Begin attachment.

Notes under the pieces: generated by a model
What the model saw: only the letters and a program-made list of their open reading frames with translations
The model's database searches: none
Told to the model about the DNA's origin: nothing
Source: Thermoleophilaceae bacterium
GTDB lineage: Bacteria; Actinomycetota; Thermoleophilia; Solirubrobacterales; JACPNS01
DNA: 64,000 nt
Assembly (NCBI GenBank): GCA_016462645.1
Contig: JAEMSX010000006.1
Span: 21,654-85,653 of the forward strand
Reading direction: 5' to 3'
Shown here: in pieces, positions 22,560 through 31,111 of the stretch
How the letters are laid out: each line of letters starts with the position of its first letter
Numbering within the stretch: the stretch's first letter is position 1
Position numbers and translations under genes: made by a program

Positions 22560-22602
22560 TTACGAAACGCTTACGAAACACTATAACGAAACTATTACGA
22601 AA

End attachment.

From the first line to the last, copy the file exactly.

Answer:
Notes under the pieces: generated by a model
What the model saw: only the letters and a program-made list of their open reading frames with translations
The model's database searches: none
Told to the model about the DNA's origin: nothing
Source: Thermoleophilaceae bacterium
GTDB lineage: Bacteria; Actinomycetota; Thermoleophilia; Solirubrobacterales; JACPNS01
DNA: 64,000 nt
Assembly (NCBI GenBank): GCA_016462645.1
Contig: JAEMSX010000006.1
Span: 21,654-85,653 of the forward strand
Reading direction: 5' to 3'
Shown here: in pieces, positions 22,560 through 31,111 of the stretch
How the letters are laid out: each line of letters starts with the position of its first letter
Numbering within the stretch: the stretch's first letter is position 1
Position numbers and translations under genes: made by a program

Positions 22560-22602
22560 TTACGAAACGCTTACGAAACACTATAACGAAACTATTACGA
22601 AA